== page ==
GONE IS THE JOY of yesteryear in Richmond

--there is no healthy green surplus in the state's treasury anymore. Today, as the 1982 General Assembly gathers, the operative word for a less operative budget is spelled s-h-o-r-t-a-g-e; and even a new Democratic governor with a legislature to match will face the classic unpleasant options: tax more, do less--or do both. And unless Charles S. Robb is a magician, the view from the governor's office had best include something resembling a tax-increase package.

That's not what Mr. Robb had in mind for Virginians when he campaigned for their votes, but neither did he promise them sharp reductions in the services that the state and federal governments provide, such as Medicaid, welfare assistance or aid to the mentally and physically handicapped. Here again, even a knowledgeable incoming secretary of human resources--Joseph L. Fisher, former congressman from Arlington--has warned that what money exists will have to be stretched just to "protect the truly, truly needed programs."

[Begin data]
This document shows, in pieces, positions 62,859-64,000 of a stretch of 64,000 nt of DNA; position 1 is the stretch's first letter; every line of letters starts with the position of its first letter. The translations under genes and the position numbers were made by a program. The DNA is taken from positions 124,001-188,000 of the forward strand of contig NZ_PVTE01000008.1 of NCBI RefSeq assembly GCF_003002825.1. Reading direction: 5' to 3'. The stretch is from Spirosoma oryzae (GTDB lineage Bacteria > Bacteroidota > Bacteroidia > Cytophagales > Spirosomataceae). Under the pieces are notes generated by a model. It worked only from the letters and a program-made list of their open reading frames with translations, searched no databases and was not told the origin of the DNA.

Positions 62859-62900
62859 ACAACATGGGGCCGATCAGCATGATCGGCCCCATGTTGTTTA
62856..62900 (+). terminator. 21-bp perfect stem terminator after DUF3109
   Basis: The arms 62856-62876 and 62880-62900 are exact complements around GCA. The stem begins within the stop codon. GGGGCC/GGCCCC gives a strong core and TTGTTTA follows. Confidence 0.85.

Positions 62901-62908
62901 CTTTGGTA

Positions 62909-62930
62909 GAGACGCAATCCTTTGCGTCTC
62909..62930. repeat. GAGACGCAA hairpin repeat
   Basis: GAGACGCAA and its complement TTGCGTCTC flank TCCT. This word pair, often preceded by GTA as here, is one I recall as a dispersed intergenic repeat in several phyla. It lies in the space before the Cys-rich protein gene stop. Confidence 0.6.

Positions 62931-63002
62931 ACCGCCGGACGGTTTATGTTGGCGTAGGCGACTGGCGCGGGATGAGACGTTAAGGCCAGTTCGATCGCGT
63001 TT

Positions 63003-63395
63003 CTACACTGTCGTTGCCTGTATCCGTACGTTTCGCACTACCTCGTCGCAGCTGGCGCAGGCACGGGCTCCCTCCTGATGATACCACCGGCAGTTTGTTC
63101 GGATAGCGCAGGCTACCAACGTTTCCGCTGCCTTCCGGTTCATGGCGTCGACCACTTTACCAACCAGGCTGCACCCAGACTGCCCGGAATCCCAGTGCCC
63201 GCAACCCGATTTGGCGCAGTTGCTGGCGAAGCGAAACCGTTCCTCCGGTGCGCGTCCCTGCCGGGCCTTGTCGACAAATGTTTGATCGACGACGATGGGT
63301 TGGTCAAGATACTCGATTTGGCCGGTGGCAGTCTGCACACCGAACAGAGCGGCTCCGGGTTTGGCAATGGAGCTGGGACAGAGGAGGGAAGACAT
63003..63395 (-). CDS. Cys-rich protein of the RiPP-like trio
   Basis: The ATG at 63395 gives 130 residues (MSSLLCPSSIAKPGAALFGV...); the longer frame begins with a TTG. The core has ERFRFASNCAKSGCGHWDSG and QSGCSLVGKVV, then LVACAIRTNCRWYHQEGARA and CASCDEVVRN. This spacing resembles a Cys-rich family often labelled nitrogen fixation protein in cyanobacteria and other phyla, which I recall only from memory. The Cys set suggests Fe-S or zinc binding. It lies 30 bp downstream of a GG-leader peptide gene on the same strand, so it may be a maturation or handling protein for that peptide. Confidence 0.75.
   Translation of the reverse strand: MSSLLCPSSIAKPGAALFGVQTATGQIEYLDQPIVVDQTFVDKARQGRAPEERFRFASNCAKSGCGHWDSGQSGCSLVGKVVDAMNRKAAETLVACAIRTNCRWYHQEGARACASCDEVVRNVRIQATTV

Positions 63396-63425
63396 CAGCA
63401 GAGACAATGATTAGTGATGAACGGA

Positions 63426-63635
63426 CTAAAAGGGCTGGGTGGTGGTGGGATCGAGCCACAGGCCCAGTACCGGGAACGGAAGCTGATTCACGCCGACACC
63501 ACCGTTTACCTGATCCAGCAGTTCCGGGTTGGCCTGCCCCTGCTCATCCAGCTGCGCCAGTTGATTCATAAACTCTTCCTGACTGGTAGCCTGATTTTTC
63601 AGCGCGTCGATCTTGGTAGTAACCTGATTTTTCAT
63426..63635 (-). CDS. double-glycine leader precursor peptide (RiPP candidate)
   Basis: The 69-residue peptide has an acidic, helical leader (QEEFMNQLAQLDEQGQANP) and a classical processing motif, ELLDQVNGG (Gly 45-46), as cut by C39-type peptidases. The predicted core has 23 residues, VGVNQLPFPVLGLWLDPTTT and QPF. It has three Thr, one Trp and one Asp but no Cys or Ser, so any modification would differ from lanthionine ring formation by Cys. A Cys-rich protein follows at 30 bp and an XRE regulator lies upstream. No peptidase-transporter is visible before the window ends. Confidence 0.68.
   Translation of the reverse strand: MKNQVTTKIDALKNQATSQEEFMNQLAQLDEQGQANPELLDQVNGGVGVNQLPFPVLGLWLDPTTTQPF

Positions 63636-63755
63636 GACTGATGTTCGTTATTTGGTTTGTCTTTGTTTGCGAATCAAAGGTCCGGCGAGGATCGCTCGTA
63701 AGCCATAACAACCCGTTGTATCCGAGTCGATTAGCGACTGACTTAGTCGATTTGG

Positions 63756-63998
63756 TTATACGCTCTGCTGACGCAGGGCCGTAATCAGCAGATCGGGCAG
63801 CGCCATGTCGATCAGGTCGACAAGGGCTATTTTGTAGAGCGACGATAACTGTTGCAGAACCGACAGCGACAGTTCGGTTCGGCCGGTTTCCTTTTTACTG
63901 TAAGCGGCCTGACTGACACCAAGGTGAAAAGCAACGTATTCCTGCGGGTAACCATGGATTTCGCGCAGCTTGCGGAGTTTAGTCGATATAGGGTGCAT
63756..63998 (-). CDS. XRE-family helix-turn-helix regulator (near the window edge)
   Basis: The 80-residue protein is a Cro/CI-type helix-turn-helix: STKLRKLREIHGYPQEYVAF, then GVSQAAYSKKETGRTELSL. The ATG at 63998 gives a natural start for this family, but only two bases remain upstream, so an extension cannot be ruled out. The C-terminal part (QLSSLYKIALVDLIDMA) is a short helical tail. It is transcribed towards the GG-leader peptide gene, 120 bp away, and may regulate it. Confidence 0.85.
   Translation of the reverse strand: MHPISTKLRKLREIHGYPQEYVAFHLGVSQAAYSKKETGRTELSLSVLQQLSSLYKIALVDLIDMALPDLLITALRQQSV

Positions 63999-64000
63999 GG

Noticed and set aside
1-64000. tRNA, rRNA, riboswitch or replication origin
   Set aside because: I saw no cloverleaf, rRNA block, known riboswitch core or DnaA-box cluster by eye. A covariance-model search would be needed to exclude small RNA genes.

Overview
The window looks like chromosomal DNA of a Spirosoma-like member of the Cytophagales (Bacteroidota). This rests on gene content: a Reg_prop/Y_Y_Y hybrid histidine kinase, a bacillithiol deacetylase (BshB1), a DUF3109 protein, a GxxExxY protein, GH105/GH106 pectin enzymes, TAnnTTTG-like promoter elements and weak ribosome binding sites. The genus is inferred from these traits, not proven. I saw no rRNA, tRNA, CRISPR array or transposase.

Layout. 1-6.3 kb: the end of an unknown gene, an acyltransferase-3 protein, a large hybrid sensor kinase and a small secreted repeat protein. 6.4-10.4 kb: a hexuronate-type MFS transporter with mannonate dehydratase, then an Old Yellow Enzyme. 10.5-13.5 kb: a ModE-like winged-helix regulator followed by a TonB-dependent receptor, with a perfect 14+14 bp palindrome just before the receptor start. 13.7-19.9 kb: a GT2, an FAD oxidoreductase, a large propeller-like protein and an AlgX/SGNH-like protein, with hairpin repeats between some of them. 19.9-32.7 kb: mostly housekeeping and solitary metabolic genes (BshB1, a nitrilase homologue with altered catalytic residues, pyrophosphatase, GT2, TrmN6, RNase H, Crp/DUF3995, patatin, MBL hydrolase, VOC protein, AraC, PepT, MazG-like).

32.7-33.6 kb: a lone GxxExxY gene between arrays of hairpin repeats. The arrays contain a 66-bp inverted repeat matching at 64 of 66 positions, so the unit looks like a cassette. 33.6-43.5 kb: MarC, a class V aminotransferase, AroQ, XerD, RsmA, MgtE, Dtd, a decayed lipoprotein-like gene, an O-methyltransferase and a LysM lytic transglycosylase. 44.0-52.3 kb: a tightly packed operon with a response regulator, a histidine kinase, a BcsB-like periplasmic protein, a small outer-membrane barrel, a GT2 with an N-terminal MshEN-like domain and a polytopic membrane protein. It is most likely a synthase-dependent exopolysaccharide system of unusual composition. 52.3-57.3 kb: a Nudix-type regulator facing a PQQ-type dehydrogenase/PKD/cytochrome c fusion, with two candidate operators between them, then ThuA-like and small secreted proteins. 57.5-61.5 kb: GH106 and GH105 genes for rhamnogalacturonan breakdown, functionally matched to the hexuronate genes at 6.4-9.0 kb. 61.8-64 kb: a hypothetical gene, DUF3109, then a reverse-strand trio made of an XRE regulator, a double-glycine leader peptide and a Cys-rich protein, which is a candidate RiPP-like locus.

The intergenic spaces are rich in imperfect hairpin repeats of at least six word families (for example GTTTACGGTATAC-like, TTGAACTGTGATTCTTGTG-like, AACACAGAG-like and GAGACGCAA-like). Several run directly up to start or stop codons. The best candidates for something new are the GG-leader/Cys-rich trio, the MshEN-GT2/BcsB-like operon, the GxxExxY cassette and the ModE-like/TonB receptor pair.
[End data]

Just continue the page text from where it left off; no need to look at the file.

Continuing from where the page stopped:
Similarly, Virginia's roads and rails will suffer unless some relief is found in gasoline taxing--and therein lie the makings of either an old rural-urban feud or a new era of desperation-cooperation to finance a balanced transportation program. Everyone knows which of these legislative courses makes more sense, but few would bet on it. Still, the Northern Virginia delegation is right to have warned that it will oppose any tax increase for state highways unless it guarantees additional money for Metro and other regional needs.

If there is a bright spot on this opening day, it is that Virginia turns to a fresh administration with welcome vitality and impressive talent, reflecting a more representative leadership in the state capital. That may not translate into immediate legislative success--but it's not a bad way to begin a challenging legislative session.